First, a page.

As recently as 10 years ago, it was almost unheard of — and certainly atypical — for a TV show to deliver fewer than 22 episodes in a season. But now? People seem to be OK with, if not outright embracing, markedly shorter seasons. Is that because there is so much TV to consume, or because we value, as the saying goes, “Quality over quantity”?
Why is less now more?
The Writers Guild strike of 2007-2008 was arguably the event that first started conditioning us to “accept” shorter runs, disrupting as it did dozens of scripted shows just weeks into that TV season. What, only 11 episodes of Heroes, which was coming off a super-buzzy freshman run? A mere 13-episode Prison Break? The first of Lost‘s pre-announced final, shorter seasons would fall shy of 16 episodes? It was a lot to process.
As recently as a few years ago, sub-22 seasons rubbed people the wrong way. Just look at those who yelped that Empire‘s rather historic freshman run was but a dozen episodes, and that the follow-up season would be just 18. This Is Us and The Good Place have similarly been knocked for producing “just” 18- and 13-episode seasons — and on broadcast TV, no less! The horror.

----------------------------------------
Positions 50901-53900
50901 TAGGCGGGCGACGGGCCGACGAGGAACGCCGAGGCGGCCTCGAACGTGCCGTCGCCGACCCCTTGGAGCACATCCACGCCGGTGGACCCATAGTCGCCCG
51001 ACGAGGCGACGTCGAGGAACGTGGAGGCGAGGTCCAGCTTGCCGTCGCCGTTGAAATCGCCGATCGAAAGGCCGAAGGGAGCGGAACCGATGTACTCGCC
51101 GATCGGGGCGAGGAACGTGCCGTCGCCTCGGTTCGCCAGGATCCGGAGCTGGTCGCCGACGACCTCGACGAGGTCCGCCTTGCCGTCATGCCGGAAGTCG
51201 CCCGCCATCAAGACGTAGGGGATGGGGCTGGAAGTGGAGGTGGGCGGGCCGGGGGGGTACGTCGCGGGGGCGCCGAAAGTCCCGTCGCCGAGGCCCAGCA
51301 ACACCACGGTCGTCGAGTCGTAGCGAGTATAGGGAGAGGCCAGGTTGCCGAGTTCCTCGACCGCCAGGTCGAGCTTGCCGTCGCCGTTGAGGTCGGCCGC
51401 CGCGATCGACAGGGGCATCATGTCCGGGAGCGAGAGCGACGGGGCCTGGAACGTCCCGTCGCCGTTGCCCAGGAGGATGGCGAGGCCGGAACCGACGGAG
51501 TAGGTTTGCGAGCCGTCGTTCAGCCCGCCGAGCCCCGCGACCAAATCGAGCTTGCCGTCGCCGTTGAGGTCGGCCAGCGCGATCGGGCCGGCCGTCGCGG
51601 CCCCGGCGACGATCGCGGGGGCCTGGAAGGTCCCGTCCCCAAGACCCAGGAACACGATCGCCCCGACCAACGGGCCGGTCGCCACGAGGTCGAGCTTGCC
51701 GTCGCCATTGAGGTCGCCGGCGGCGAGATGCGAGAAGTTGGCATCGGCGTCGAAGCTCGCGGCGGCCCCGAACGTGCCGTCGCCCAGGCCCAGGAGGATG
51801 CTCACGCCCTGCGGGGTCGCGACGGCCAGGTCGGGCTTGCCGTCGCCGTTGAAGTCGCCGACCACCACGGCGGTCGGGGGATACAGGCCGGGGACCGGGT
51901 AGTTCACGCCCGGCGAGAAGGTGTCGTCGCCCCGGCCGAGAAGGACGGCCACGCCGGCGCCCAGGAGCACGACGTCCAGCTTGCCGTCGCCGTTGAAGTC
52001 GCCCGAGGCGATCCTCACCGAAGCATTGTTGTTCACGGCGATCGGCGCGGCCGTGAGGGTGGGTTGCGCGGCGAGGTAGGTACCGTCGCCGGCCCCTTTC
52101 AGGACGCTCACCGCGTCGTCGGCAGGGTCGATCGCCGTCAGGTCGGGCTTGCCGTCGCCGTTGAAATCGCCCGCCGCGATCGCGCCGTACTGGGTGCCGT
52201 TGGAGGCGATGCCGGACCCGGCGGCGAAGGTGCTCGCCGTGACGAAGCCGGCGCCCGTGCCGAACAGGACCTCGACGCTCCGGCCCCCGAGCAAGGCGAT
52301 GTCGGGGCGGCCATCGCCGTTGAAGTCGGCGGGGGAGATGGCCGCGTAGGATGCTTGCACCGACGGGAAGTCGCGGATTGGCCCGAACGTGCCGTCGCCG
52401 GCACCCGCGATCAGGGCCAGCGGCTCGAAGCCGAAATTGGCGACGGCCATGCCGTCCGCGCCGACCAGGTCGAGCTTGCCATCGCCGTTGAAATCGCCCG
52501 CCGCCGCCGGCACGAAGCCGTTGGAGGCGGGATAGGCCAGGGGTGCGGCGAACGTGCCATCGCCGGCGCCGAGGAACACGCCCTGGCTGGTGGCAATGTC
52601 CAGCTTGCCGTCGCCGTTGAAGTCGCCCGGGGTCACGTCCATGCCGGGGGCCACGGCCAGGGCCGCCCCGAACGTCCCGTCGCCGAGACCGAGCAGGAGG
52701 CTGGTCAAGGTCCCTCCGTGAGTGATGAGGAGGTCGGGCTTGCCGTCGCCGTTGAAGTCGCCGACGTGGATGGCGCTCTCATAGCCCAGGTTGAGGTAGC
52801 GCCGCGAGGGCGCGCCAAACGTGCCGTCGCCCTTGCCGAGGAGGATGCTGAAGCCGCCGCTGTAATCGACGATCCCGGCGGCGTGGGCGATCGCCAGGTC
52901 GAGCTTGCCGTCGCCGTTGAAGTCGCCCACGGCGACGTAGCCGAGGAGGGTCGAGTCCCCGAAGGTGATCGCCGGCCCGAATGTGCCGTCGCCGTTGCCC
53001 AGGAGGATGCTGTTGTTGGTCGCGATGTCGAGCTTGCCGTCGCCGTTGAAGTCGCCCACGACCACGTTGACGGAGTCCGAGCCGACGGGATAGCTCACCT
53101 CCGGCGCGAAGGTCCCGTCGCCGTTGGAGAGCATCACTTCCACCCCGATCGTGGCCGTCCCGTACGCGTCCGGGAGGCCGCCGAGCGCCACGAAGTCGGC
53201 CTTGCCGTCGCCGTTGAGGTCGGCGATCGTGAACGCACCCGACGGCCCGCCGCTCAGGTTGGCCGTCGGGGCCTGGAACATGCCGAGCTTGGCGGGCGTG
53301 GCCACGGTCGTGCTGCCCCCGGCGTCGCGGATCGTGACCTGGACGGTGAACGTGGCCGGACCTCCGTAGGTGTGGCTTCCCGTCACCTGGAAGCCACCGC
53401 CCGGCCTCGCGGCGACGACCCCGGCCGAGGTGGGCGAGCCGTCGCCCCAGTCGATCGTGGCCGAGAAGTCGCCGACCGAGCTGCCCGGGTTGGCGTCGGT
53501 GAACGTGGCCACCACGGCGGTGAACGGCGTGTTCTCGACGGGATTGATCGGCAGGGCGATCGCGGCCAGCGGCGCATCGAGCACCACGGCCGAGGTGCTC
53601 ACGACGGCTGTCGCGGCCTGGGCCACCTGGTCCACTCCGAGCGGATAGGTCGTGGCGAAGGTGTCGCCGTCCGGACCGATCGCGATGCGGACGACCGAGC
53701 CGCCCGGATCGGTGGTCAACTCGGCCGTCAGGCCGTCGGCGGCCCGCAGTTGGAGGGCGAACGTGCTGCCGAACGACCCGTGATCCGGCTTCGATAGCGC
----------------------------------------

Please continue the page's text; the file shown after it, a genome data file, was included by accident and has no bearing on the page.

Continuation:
But in the past year or so, we seem to have entered a new phase of acceptance. A phase where Lucifer being “saved” with just 10 episodes ultimately proves to be heavenly. Where, regardless your opinion of the outcome, Veronica Mars‘ eight-episode rival proved perfectly bingeable. We waited a small eternity for the third batch of Stranger Things, and yet its eight-episode length was no less than satisfying — and not a casualty of the infamous “Netflix bloat” that tended to make the streamer’s Marvel shows a slog.
Considering the above examples, as well as the likes of Big Little Lies (seven episodes), it’s clear that great things can come in smaller packages. And viewers seem to be increasingly more accepting of that truth.
Is that because, with nearly 500 scripted shows airing across broadcast, cable and streaming, shorter episode counts give you more time to sample more shows? Or, are you more amenable these days to shorter seasons because, as showrunners contend, you get higher-quality, streamlined stories that don’t fold in a lot of filler? (What is the story behind Jack Shephard’s tattoos?)
And on the flipside, what are the instances where you need 20-plus episodes of something? Do you think some types of shows (e.g. procedurals) will forever stick to that season length, if only because broadcast networks need the product/shelves filled?
Hit the comments with your current thinking on when less is in fact more… and when it’s simply just less.